By Meg Friel
I didn’t know stress until it hit me in the final hours of my study abroad trip to Indonesia, stuck in a rural village with no cell service, trying to book my third plane ticket home after just learning my program was cancelled.
I’d spent the weeks leading up to my last days in the program doing my best to remain somewhat oblivious to the only thing the rest of the world was talking about. In a remote, rural village in Bali, it was easy to maintain a willful ignorance as the people around me – the teachers leading my program, my host family, the president of Indonesia himself – acted like life was carrying on as normal. I’d come home every night to dinner with my host mother and sister, and graze over cooked rice and tempe, chatting about our days, when I’d bring up half nervously the fact that my school had extended spring break because of Coronavirus. I was met with blank stares and a small murmur of “oohh’s” before we carried on conversation. The next day, I’d up the ante with news that school was online for the next few weeks, and may be cancelled altogether, only to be met with the same underwhelming response, not sure they understood the severity of the situation. This continued until I walked in for dinner one night to my host mother staring at me with wide eyes. “Tom Hanks has Corona. This isn’t good.”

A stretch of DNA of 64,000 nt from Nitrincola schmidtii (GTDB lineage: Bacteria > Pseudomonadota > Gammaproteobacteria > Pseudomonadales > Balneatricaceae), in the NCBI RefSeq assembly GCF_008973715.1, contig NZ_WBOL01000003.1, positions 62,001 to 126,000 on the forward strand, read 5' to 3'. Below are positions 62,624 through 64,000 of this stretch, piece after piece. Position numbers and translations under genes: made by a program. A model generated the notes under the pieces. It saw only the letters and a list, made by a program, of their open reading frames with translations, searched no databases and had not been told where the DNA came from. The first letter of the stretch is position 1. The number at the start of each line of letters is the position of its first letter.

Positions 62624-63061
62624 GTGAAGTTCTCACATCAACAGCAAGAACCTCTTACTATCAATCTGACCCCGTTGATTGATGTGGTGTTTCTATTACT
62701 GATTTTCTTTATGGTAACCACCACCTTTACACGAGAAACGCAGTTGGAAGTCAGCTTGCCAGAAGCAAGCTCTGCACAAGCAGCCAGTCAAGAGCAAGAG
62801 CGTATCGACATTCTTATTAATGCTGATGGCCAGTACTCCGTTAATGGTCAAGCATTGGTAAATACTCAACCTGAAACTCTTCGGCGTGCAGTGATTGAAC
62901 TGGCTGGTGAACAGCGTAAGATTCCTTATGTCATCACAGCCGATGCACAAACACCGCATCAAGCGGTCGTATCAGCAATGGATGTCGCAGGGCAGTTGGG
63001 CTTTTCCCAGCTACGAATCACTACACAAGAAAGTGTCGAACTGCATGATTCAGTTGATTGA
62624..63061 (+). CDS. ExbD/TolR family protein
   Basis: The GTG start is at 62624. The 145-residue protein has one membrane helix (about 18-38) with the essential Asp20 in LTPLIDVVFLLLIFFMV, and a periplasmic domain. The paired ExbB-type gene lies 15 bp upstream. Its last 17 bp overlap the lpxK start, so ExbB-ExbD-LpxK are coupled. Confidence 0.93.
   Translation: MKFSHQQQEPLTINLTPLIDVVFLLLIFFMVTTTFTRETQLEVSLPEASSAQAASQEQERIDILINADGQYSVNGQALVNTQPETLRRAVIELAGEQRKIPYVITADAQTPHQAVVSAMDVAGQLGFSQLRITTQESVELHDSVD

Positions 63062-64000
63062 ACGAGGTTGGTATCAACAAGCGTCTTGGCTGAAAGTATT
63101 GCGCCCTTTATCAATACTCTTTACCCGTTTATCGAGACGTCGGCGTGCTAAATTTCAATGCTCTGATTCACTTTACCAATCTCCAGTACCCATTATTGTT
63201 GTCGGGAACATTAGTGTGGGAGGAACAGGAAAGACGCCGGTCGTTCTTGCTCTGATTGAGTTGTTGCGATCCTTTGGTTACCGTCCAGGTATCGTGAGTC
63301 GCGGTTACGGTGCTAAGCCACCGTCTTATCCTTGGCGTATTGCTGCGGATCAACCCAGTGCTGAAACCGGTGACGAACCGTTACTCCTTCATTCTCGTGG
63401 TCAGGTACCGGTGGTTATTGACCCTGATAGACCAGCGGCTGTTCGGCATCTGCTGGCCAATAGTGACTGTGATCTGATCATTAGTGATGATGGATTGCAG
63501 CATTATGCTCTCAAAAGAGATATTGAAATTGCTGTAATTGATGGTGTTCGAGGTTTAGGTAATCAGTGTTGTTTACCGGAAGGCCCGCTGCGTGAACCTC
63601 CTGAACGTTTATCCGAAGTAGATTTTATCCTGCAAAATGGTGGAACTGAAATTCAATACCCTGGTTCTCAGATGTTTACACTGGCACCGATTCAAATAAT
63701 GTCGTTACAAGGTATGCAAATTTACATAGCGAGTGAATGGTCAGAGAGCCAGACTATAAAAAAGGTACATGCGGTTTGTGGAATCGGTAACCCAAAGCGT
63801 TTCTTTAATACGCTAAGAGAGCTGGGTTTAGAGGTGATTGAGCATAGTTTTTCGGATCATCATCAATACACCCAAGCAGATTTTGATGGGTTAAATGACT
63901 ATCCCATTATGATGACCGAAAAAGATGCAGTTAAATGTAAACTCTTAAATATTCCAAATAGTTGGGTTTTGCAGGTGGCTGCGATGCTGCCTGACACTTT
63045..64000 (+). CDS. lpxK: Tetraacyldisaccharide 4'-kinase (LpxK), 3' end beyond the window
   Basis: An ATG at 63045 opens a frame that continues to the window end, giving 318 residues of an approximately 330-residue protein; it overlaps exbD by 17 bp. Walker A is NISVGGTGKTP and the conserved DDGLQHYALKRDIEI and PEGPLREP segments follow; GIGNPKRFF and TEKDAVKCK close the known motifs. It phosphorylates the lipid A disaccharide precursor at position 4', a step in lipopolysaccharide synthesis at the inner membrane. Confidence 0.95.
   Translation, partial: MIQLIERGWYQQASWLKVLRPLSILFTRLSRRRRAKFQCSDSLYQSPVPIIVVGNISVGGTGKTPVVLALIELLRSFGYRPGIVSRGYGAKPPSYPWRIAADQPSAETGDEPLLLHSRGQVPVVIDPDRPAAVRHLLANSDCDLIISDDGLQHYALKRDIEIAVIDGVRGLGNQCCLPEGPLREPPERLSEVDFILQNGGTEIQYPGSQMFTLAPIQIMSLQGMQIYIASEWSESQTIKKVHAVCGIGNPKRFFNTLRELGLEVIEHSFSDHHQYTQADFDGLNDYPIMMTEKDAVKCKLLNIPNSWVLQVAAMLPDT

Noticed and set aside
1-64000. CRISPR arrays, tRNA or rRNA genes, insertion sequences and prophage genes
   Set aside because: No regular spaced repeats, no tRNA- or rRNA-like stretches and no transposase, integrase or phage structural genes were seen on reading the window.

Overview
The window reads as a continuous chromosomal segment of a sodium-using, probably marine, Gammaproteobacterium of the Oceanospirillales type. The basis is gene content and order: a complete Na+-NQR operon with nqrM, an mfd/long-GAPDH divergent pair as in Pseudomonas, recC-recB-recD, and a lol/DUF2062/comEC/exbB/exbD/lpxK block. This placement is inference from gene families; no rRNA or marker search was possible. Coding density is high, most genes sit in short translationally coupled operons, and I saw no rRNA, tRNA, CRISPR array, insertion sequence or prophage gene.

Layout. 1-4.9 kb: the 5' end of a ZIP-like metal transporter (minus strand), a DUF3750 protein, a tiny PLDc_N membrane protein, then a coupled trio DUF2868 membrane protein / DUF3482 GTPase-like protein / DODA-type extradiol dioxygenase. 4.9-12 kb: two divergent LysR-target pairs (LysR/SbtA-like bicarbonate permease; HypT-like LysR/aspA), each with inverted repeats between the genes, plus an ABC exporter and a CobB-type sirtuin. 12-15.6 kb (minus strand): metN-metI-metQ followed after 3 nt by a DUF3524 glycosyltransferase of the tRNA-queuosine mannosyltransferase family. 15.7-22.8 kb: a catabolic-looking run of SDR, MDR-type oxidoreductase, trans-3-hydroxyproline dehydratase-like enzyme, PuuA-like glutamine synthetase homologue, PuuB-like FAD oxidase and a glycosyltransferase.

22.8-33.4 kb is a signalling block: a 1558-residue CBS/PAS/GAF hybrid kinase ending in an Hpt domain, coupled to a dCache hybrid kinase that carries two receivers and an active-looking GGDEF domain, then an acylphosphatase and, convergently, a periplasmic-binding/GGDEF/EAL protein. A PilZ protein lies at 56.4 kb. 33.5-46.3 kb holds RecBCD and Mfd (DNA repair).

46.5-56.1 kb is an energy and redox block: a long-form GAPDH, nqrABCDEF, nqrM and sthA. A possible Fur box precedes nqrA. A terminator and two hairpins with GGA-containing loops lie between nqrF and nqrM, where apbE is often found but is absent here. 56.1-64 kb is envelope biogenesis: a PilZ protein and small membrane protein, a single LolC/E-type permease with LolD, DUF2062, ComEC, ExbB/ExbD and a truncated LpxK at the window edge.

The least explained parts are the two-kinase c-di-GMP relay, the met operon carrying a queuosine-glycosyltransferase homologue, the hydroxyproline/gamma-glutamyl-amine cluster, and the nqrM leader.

The reality of the world slowly started to creep up on me as I watched my friends get plucked from their programs abroad one by one until I was the last man standing. I’d wake up in the morning to find alarming texts from my friends and family asking me when I was being sent home, news reports on the declaration of a national pandemic coming from the United States, and the addition of several more cases reaching Bali day by day. The narrative quickly turned from “I want to stay” to “Why haven’t we been sent home?” I was in a constant internal battle between desperately wanting to stay and a nagging urgency to leave.
The Sunday of the week that we would be sent home, we were meant to leave our homestays for a five day trip to a rural village in Bali when we were asked to meet up with the director of our program for a meeting about the Coronavirus before we left. We sat down expecting to hear the news that we’d be the final few to finally be sent home, when she told us that we’d been asked by SIT to continue as normal until further notice, and that we were planning on finishing the program in May.
Several hands shot up, questioning the safety of this decision. Many of us had received news from our loved ones that the borders may be closing altogether. Plane ticket prices were rising by the minute. Connecting flights were hard to find because international flights were canceled.
Another question burning in the back of everyone’s mind was: What’s the reality of actually getting sick in Bali? Given our status as white Americans, we’d likely be cared for above any Balinese people – a slap in the face to those who had been so selfless towards us over the past two months.
The endless questions and inevitable result of our program ending lead many of us to book flights before the announcement of our program being cancelled two days later, after one final pleasant morning of farming in the rice paddies.